Setting Up an Airsonic Server

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#What is Airsonic?

Airsonic is a free, open source music server. As an admin of an Airsonic server, I upload music I’ve already tagged with Beets, and Airsonic allows me and my friends to stream the music to our devices.

Other popular music servers such as Funkwhale exist, and you can even stream using mpd on a server. However, the simplicity, features, and clients of Airsonic appealed to my needs.

That being said, we will now begin installing Airsonic.

#1. Create an Airsonic user

It’s generally a good rule of thumb to minimize processes running as root, so you’ll want to create a separate airsonic user who will manage the Airsonic files and own the process:


$ sudo useradd --shell /bin/false -m -d /home/airsonic airsonic

This command creates the user airsonic:

#2. Run the Docker Container

Although there are multiple ways to install Airsonic, we will use the Docker method for this tutorial. To get this party container started, you can pull, run, and forget the Docker container all in one command:


$ docker run \
	-v /home/airsonic/data:/home/airsonic/data \
	-v /home/airsonic/music:/home/airsonic/music \
	-v /home/airsonic/playlists:/home/airsonic/playlists \
	-v /home/airsonic/podcasts:/home/airsonic/podcasts \
	-p 4040:4040 \
	-u "$(id -u airsonic):$(id -g airsonic)" \
	-e AIRSONIC_DIR=/home/airsonic \
	--restart unless-stopped
	-d \

This command pulls from the airsonic/airsonic Docker image with some important options. Let’s break it down:


Permissions within the Docker ecosystem is a fairly complicated topic, but let’s go over some basic information.

By default, containers (and commands that run inside of them) will have root privileges on the host. Using the principle of least privilege, we want to reduce these privileges. Here’s where the airsonic user comes in:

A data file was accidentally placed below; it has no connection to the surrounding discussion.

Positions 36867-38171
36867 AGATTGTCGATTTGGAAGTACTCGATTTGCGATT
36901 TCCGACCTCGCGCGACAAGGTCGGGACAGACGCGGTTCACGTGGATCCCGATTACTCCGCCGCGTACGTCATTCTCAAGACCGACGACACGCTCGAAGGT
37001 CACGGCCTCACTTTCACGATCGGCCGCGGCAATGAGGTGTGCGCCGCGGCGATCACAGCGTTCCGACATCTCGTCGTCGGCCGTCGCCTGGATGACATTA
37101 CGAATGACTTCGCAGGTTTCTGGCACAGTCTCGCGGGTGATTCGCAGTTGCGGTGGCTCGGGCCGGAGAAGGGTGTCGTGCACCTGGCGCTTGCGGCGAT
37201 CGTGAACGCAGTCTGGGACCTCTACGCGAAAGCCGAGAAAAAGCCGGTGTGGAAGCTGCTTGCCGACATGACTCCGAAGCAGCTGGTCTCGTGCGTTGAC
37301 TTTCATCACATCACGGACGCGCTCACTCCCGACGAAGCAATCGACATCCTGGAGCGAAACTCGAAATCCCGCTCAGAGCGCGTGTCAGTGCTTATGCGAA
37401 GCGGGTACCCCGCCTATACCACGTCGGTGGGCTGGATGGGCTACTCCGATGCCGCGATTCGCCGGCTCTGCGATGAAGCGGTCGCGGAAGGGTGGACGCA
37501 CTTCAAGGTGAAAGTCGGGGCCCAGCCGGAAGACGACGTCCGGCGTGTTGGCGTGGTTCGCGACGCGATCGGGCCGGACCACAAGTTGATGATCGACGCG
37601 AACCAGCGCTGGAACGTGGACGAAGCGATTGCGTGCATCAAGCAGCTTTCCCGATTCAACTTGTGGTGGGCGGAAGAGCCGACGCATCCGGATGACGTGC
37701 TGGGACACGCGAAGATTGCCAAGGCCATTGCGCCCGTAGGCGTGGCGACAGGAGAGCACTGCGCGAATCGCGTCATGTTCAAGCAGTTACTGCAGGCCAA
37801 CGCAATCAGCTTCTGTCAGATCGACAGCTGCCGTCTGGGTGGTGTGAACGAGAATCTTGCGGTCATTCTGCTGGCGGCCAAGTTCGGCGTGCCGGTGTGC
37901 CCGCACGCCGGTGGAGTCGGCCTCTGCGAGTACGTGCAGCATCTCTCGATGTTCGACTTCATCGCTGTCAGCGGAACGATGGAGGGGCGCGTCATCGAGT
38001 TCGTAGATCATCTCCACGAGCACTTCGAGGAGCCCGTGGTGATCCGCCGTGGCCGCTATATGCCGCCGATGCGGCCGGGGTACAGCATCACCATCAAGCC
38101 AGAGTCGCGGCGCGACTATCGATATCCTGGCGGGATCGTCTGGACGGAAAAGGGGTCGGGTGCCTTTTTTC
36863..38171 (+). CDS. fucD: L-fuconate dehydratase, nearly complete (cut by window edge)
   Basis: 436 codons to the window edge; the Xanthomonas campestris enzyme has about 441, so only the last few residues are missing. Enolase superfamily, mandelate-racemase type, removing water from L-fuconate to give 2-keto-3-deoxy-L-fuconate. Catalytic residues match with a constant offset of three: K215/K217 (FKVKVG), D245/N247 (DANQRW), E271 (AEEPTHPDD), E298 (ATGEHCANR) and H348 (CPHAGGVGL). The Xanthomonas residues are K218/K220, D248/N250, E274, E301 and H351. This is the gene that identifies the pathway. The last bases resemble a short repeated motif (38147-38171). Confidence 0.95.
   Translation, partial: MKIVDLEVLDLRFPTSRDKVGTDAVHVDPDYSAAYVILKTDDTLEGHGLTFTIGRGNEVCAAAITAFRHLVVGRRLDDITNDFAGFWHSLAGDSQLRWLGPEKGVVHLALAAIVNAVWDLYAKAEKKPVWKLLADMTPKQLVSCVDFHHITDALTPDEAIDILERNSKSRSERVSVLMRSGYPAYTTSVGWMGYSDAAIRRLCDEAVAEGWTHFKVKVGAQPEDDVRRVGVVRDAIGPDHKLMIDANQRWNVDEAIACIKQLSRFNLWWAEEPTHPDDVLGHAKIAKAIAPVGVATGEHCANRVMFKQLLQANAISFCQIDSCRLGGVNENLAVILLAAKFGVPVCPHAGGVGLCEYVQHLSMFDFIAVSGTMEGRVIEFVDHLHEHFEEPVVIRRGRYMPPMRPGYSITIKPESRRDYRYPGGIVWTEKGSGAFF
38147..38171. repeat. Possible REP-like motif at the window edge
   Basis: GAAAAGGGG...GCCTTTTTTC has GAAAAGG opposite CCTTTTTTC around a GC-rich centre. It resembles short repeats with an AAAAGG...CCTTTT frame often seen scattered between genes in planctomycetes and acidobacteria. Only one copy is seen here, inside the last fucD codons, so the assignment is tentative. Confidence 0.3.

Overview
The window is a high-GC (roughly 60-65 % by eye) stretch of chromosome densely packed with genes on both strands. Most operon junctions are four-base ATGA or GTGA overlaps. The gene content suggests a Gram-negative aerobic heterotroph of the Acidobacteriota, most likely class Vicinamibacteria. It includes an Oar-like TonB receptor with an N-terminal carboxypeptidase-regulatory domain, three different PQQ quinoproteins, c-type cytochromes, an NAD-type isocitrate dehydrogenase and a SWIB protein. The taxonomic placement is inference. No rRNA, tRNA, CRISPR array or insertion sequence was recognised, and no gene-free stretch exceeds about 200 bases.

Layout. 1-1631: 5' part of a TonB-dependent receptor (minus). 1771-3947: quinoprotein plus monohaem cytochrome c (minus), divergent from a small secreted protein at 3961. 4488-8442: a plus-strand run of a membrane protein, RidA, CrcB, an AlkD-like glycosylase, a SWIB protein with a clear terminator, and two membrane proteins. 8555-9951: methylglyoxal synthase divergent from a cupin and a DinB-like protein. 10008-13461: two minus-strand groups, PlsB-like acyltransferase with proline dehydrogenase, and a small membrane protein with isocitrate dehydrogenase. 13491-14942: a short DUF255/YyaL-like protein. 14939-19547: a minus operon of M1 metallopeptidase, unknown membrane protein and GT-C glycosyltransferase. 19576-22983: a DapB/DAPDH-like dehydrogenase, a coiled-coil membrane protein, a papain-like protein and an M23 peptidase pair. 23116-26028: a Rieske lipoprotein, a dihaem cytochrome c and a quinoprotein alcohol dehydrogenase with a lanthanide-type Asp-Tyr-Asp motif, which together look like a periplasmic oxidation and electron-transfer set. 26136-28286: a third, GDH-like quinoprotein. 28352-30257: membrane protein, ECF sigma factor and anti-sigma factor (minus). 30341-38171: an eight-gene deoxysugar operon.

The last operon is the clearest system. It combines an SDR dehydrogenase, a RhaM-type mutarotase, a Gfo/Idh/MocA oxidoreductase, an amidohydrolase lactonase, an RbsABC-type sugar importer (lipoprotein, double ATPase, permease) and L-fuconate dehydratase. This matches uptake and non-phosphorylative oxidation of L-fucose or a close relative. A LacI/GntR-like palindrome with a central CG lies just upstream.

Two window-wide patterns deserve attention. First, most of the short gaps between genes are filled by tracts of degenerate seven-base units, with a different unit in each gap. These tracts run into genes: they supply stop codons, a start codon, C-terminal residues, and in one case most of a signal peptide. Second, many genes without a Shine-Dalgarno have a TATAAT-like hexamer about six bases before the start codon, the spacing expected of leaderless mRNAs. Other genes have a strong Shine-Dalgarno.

-u "$(id -u airsonic):$(id -g airsonic)" \

We run the container using airsonic’s UID and GID, which don’t have root privileges. This way, if a bug is found inside Airsonic, attackers are only limited to what the airsonic user can do- which isn’t much.

#Environment Variables

-e AIRSONIC_DIR=/home/airsonic passes in an environmental variable so that Airsonic knows where to get its files from. You can see in the airsonic/airsonic Dockerfile how it uses this variable:



The Dockerfile creates 4 volumes using this important variable.

#Docker Volumes

So what about the -v lines? Well, we’ve created 4 Docker volumes with the syntax -v HOST-DIR:CONTAINER-DIR:


	-v /home/airsonic/data:/home/airsonic/data \
	-v /home/airsonic/music:/home/airsonic/music \
	-v /home/airsonic/playlists:/home/airsonic/playlists \
	-v /home/airsonic/podcasts:/home/airsonic/podcasts \

The 4 folders specified contain important information to run Airsonic, including the music itself. Typically, files created by a container remain inside the container and are destroyed when the container stops. Since we want our configuration and music to be persistent, we make the folders into Docker volumes.

Making these folders Docker volumes also forces any changes to be immediately reflected between the container and the host. This way, if users create a playlist, it will show up on your server’s hard drive instead of only existing inside the container’s virtual filesystem.

#3. (Optional) Initialize a Git Repository

If you plan on keeping track of changes to your Airsonic configuration and database, you’ll want to initialize a git repo inside user airsonic’s home directory, since that’s where the Docker volumes live.


cd /home/airsonic
git init
git add data music playlists podcasts
git commit -m "Initialize Airsonic"

#4. Configure the Server and Upload Music

Once the Docker container is up and running for a few seconds, you can navigate to http://your-domain.com:4040 to access the Airsonic web player, which will instruct you how to finish configuration.

Upload music to the folder we specified earlier (/home/airsonic/music/), set the media folder under settings to that directory, and hit Scan media folders now. If you don’t see music start to appear in your clients, ensure that your user has the permission to view the media folder.


The web player is available for any device with a browser, but there are also applications available for both PC and mobile that might offer a better experience.

Once you’ve found your favorite client (for me it was play:Sub), just sit back and enjoy the power of open-source!

Meet the Author

John Allbritten

Nashville, TN

I love learning new technologies, and I have a passion for open source. As I learn things, my notes turn into articles to share.

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